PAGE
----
Why 'Hispanic' Heritage Month?
On September 17, 1968, Public Law 90-498 was proposed as a Joint Resolution to celebrate the week including September 15 and 16 as “National Hispanic Heritage Week,” “calling upon the people of the United States, especially the education community, to observe such week with appropriate celebrations and activities.” This week, first proclaimed by President Lyndon Johnson, was expanded to a month during the Regan presidency.
Officially, the name is “Hispanic” Heritage Month. The word Hispanic is a loaded word in the Latinx community. This is addressed in our original content titled, “Celebrating Hispanic Americans.” For many, it is the name provided by the colonizers of the land from Mexico to the southernmost tip of Chile. The root of the word Hispanic comes from Hispañola, the name granted to the first island settled in the name of Spain in the Americas. Today, that island is known as Haiti and Dominican Republic.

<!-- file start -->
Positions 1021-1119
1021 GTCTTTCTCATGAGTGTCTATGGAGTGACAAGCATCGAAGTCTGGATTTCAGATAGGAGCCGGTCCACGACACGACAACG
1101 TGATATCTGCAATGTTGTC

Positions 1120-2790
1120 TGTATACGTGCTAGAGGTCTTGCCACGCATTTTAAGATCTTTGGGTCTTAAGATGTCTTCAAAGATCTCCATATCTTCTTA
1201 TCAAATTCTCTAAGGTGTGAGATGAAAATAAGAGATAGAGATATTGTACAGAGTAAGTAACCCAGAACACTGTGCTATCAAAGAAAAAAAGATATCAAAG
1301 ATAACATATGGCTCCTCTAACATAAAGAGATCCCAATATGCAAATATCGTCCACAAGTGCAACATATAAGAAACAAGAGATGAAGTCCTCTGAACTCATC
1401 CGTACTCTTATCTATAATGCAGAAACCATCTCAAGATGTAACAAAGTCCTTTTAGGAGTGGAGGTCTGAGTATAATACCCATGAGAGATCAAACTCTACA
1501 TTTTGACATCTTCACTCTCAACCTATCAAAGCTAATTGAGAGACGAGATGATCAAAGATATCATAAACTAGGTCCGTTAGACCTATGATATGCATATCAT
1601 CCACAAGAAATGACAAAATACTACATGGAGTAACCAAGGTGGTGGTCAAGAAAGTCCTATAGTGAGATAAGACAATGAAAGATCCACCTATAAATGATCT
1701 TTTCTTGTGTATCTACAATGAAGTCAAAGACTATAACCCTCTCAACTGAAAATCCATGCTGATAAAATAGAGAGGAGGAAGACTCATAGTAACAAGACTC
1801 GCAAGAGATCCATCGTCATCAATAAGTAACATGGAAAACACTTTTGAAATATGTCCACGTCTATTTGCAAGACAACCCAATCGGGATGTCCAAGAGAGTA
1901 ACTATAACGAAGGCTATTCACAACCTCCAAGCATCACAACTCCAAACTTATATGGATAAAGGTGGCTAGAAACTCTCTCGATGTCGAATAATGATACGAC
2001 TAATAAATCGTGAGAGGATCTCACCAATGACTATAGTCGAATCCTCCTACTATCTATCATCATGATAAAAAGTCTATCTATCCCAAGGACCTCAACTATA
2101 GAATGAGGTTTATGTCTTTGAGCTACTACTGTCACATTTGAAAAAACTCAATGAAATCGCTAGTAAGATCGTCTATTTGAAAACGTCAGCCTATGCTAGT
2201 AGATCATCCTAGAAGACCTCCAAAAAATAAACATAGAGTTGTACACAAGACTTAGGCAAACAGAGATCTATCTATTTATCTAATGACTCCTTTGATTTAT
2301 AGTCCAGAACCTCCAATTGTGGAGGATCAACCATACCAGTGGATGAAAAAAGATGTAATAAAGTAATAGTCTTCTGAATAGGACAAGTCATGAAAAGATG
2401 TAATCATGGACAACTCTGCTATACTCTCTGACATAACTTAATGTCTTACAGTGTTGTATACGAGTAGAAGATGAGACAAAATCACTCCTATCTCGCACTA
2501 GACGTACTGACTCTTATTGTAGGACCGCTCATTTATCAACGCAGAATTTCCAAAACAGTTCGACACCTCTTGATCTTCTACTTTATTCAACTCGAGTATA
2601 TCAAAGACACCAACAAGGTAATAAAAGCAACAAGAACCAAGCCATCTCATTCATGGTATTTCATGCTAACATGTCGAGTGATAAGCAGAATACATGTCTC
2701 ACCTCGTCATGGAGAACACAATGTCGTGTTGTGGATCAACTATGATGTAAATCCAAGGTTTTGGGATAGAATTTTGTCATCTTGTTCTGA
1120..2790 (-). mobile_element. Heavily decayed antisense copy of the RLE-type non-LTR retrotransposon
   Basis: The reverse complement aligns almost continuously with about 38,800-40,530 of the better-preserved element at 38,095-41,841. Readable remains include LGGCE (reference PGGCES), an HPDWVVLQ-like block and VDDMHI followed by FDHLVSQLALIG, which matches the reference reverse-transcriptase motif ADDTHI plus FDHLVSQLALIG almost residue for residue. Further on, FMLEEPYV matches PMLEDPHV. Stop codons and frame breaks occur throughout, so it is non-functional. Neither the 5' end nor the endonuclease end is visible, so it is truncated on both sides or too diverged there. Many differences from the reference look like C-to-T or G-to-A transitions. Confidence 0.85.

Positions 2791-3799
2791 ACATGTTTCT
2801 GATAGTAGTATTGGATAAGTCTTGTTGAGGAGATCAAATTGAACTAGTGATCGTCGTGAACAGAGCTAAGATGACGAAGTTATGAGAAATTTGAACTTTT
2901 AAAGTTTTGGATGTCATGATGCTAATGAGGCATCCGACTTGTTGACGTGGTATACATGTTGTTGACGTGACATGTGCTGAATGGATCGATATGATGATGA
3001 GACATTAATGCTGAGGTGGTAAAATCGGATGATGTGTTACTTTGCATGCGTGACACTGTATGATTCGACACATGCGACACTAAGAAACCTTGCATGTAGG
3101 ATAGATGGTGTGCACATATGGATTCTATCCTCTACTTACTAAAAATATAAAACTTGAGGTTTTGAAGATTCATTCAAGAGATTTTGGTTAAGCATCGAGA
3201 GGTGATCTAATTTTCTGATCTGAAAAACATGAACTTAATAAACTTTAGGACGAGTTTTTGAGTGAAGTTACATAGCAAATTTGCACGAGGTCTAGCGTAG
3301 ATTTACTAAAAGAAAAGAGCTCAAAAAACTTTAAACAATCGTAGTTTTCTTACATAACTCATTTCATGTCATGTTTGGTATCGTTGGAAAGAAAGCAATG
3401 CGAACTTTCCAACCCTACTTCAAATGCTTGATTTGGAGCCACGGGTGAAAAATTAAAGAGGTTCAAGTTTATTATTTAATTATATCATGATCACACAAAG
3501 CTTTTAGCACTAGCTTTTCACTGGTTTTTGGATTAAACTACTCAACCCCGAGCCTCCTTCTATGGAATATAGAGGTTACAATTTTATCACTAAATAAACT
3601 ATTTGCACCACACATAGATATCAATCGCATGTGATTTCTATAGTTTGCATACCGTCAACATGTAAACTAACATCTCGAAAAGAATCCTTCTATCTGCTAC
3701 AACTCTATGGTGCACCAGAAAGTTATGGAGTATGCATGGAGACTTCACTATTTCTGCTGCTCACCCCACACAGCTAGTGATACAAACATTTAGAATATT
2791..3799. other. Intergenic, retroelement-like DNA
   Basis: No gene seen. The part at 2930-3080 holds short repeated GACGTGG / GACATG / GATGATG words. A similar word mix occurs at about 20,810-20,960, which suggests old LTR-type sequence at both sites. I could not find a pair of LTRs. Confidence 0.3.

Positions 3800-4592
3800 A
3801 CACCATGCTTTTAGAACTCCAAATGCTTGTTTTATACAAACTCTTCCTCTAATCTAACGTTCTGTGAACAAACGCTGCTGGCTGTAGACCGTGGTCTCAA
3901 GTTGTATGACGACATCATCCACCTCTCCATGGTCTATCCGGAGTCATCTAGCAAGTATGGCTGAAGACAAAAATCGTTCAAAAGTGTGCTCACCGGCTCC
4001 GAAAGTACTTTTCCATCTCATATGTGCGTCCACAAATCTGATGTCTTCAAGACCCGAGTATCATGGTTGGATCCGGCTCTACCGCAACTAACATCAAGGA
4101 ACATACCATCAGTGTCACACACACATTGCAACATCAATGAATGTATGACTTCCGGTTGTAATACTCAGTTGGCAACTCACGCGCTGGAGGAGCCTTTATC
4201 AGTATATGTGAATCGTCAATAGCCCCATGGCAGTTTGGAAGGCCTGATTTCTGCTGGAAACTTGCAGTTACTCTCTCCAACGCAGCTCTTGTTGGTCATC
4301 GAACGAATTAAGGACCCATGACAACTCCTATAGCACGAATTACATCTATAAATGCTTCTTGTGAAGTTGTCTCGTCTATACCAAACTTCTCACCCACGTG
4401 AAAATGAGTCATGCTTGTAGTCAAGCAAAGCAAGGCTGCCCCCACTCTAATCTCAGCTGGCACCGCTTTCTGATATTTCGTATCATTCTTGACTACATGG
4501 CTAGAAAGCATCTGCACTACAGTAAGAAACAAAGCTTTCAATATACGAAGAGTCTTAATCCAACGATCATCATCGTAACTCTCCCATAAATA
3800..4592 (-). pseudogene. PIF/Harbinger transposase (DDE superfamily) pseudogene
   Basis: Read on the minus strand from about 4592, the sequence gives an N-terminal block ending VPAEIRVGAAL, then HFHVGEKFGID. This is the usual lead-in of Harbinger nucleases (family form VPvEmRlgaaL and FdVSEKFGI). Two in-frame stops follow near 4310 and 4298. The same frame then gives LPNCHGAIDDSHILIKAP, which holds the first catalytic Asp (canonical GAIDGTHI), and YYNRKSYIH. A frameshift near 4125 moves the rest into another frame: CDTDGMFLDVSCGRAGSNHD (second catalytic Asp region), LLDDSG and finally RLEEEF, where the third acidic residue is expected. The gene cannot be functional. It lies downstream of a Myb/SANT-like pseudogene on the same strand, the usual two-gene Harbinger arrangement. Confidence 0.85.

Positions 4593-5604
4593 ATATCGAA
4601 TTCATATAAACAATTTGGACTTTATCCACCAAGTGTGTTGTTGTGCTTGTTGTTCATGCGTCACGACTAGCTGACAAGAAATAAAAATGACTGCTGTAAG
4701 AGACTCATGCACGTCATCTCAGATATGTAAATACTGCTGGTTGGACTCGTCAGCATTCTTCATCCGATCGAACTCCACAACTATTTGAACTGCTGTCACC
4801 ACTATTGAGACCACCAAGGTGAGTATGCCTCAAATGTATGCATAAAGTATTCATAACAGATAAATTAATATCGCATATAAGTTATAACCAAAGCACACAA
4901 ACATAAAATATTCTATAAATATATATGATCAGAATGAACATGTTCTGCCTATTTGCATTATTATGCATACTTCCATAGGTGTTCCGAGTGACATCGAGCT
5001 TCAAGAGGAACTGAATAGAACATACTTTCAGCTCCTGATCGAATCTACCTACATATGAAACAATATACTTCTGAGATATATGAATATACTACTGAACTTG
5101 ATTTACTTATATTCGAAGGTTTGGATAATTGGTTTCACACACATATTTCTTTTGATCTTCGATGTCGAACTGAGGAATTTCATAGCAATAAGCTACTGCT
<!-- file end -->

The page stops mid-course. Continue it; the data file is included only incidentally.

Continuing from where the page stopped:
Many Latinx are passionate about the use of the word for that reason and others. Hispanics are assumed to be Spanish speakers--but not all Latin American countries have Spanish as a main language; not all descendants of Latin American countries speak Spanish; there were indigenous populations in many Latin American countries before the presence of the colonizers, and Spanish is not their native tongue--so why did we use the word?
We have been very intentional about the use of the word Hispanic because it refers to the nationally proclaimed 30-day long celebration. We want teachers and classrooms of all backgrounds to celebrate the rich culture of Latinx people, beginning with the history of the the celebration as it was first named. We have provided culturally responsive content and pedagogy in our Text Set. And we believe it reflects the backgrounds of many proud Latinx people who will engage with the Text Set.
Angel Geden, M.Ed., is Newsela’s Director of Instructional Content.